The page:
Some of the most valuable time that I spent as a teacher was working with groups of students after normal school hours. The pressure was off to cover the normal curriculum topics and we could go deeper into project-based work, where often the science and engineering that they learnt was at least as important as during their usual lessons.
I know that some of the projects in which the students engaged changed their career paths. It also allowed me to find out about areas that I would never have taught as a physics teacher, such as augmented reality and materials for prosthetic arms.
Science clubs, mathematics clubs, code clubs and all that comes under the STEM Club banner can be an important way for students to deepen their subject knowledge and relate them to the real world. Helping to broaden their perspective on careers, gain employability skills and sometimes interact with people outside of the school, such as STEM Ambassadors, who can provide expert subject knowledge and guidance across a plethora of topics.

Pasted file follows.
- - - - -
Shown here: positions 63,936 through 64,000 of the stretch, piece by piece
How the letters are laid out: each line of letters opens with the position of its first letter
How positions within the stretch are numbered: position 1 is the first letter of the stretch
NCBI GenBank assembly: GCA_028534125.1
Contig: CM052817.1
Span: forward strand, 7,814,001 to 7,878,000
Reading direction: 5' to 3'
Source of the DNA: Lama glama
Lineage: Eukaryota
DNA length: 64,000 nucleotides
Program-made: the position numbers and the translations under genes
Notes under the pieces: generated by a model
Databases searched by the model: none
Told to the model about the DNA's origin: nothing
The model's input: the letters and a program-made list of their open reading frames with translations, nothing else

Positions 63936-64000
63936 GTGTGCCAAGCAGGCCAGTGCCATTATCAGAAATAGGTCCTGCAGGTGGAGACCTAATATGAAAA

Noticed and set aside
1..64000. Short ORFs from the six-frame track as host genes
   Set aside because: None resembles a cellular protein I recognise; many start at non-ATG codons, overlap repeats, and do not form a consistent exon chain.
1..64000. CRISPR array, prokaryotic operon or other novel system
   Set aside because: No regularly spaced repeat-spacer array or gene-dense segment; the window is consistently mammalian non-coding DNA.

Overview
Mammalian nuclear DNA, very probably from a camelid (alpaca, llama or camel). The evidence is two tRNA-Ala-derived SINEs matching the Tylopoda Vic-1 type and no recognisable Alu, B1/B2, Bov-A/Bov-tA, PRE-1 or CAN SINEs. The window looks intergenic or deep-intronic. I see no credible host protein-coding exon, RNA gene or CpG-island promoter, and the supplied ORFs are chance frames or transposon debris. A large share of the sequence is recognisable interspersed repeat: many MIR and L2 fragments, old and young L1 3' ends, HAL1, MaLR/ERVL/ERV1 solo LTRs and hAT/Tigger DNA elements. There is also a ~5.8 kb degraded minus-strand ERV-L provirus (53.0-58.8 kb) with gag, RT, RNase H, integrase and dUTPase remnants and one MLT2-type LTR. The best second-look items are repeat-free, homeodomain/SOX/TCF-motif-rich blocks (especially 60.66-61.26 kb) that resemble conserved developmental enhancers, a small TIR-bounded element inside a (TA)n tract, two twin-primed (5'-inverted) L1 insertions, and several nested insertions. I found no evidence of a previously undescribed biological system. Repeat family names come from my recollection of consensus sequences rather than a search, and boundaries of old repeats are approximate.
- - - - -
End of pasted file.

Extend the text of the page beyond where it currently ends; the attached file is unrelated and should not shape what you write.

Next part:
As the government considers its options over an extended school day, we shouldn’t forget how much schools already do with enrichment after school. Many schools have been running successful STEM Clubs for years, happily combining STEM enrichment with curricular support. But, for those that are just starting out or looking to expand their offer, it can appear a little daunting, with club leaders asking themselves, 'where do I start?'
That’s actually an easy question to answer, because there is a wealth of information and support available from the STEM Clubs Programme – from support structures to professional development, to resources and project ideas. All designed to help teachers and technicians deliver quality enrichment activities that can support curricular learning, aiding students to catch up and get ahead. My personal favourite is the STEM Club activity resource Can you survive an asteroid impact?. I’ve got pretty good at creating solar cookers! You can add in extra learning and topic relevance by referencing space-related articles from Catalyst Magazine.
I recommend you give running a STEM Club a go, or expand what you currently do. You’ll enjoy it, and so will your students.
You can find out more about the STEM Clubs Programme and available support on our web pages.